Gujarati Weddings are colourful, rich, vibrant involving several pre-wedding and post-wedding rituals, customs and traditions.
Gujarat is known for its great culture, and delicious vegetarian food. All of these traits come together during a typical Gujarati wedding where the union of two souls is not just a bunch of ancient ritual, but a true celebration. There will hardly be a dull moment, with multiple pre and post wedding rituals, vivacious dancing and adherence to tradition. The sheer warmth of the hosts and their careful attention to detail for your comfort is sure to win your heart. It is a two or three day’s affair with multiple rituals observed through each day. If you can imagine a wedding full of fun and frolic without being over the top showy affair; then you must have experienced a true Gujarati Wedding. Let’s take a peek at the various Gujarati wedding traditions.
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Chandlo Matli – This function is performed when the marriage gets fixed between the two families. Father of the bride along with four other male members of his family visits the groom’s home and applies Chandlo – a red circle made of vermillion at the center of the forehead. They bless the groom and offer him Shagun, a token gift.
Gol Dhana – The words Gol Dhana or Gor Dhana literally translates into Coriander seeds and Jaggery. This ritual is observed a couple of days before the wedding and is akin to the engagement ceremony in other cultures. The bride’s family visits the groom’s family and presents them with gifts of sweets and savories in traditional containers known as matlis. The bride and the groom exchange rings. Five married women, each from the bride’s and groom’s family, take turns and bless the couple-to-be for a happy married life. Generally a small feast is arranged for members of the two families.
Mandap Mahurat – This ritual is observed to officially kick-of the wedding. This is observed in both the bride’s and the groom’s places but separately. The priest performs a puja at the house especially praying to Lord Ganesha and seeking his blessings to remove all obstacles from the couple’s paths before their impending union.
Griha Shanti – This is also another puja performed by the priest to address all the obstacles presented by adverse planetary positions according to the bride and groom’s horoscopes. The priest offers appeasement to the Gods and seeks their assistance to smooth out any obstacle in the conjugal life of the couple-to-be.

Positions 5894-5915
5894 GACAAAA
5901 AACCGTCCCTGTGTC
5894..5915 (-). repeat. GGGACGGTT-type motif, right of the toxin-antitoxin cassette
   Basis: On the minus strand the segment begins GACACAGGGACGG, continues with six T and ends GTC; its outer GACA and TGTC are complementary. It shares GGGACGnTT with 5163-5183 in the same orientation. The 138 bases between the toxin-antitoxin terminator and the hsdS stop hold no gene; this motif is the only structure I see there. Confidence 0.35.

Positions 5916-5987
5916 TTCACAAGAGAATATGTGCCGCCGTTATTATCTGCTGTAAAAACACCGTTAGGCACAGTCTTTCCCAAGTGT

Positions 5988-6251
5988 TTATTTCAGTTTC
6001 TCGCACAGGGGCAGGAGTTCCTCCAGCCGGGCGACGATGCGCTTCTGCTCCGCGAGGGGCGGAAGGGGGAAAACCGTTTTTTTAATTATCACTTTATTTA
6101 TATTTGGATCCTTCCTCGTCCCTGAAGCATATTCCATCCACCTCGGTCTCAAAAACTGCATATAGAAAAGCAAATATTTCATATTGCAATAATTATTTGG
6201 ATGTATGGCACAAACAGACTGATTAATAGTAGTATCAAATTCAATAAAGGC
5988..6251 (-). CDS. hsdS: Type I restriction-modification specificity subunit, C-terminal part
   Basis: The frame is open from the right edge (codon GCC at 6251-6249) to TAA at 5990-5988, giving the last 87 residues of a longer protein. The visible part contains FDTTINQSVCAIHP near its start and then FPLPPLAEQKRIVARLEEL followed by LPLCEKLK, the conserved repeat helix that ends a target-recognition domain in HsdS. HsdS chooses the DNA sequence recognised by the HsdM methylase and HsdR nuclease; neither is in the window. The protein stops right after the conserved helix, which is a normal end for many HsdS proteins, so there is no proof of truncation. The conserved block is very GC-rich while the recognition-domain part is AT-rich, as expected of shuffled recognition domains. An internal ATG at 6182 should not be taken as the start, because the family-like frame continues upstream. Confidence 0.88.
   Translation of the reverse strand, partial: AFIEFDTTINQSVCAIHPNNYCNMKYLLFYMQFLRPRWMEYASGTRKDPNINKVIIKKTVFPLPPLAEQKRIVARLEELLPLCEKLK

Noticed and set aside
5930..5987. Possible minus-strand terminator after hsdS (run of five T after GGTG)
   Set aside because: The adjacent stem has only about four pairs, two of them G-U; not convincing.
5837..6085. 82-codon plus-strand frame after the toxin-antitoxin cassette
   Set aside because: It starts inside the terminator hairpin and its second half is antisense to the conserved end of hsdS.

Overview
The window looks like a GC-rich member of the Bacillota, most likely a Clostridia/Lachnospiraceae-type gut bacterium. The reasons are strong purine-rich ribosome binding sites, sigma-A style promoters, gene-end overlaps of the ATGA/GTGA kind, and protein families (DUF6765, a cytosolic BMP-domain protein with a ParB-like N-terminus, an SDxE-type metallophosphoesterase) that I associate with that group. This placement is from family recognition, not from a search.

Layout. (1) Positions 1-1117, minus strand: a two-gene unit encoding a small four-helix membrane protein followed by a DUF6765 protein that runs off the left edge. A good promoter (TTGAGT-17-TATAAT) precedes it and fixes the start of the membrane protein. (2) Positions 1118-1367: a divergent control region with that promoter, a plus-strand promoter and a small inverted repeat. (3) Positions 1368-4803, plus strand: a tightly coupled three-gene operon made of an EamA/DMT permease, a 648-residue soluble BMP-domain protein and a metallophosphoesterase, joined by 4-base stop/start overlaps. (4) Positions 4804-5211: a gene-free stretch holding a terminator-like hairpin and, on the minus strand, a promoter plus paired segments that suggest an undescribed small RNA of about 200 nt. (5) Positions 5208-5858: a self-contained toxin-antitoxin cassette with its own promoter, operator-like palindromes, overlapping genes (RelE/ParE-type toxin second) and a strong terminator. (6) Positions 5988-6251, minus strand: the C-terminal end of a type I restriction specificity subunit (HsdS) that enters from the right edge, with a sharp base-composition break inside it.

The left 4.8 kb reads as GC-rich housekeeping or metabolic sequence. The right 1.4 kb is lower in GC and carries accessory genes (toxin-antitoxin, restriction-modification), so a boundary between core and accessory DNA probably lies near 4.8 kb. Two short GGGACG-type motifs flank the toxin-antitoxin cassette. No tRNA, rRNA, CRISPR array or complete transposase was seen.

Mehendi –The mehendi ceremony is generally observed two days prior to the wedding day. Henna paste is applied on the bride’s hands and feet in detailed intricate patterns. The initials of the groom are incorporated in the design somehow. Other women in the family also get their hands and feet painted with henna. Wedding songs are sung by women at the venue during mehendi ceremony.
Sangeet Sandhya or Sanji – This ceremony is observed during the evening a day prior to the wedding. Both the bride’s and the groom’s family come together at a common venue and perform songs and dance routines, especially traditional Raas or Dandiya and Garba dances. The ritual presents an informal setting for the two families to get to know each other well.
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Pithi – This ceremony takes place separately at the bride’s and groom’s places separately the day before the wedding. The bride/groom sits on a low stool or bajat with their palms upturned, and a paste of turmeric, sandalwood, rosewater, herbs and mogra attar or perfume is applied to their face, hands and feet. The Pithi is generally prepared by the bride/groom’s paternal uncle’s wife or Kaki. The bride/groom is then bathed with water.
Mameru or Mosalu – This is an event where the groom’s maternal uncle or Mama along with his maternal aunt’s husband or Mousa goes to the bride’s house and present her with gifts like traditional Paanetar Saree, Jewelry, Wedding Bangles or Chooda made from ivory, sweets and dry fruits in beautifully wrapped boxes. This custom takes place the day before the wedding.
Jaan – The next ritual is known as 'Jaan' and it is performed to ward off any evil. It is quite interesting as the groom visits the bride place and touches his mother in law's feet to seek blessings.
The Gujarati Groom usually wears Dhoti and Kurta for the wedding day. Although modern day grooms also prefer to wear Sherwanis and other Indo-western Style Kurtas. They almost always wear a colorful, bandhni work dupatta around his neck. He almost always wears a matching turban on his head embellished with pearls and other precious stones.
The Gujarati bride typically wears a traditional saree which may either be a Panetaar or a Garchola on her wedding day. Panetar sarees are generally white in color with a bright red border typically made of gajji silk. The saree and the border are often embellished with zari threadwork and stone embellishment making the saree quite heavy. It is gifted to the bride by her maternal uncle. The Gharchola is usually a silk saree in rich red or maroon color with zari threads and bandhni work and is usually gifted from the groom’s side as a symbol of acceptance. The draping of the saree is typical for a Gujarati bride with the Pallu draped in the front fanned out over the blouse. The bride generally wears the Panetaar saree during the initial rituals of the wedding while she wears the Gharchola for the later wedding customs. She wears embellished bindis on her forehead over her eyebrows. The bride wears a host of jewelry to set off her bridal beauty like Gala no har, kan ni butti, Nathn), Bajubandh, with Bangadiand Patla, Chandlo and Chadda.
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Wedding Day Rituals
Varghodo – The word refers to the wedding procession where the groom travels to the bride’s house. The groom arrives at the bride’s place on a horse and his relatives walk with him while dancing with music and band. Crackers are set off along with fireworks.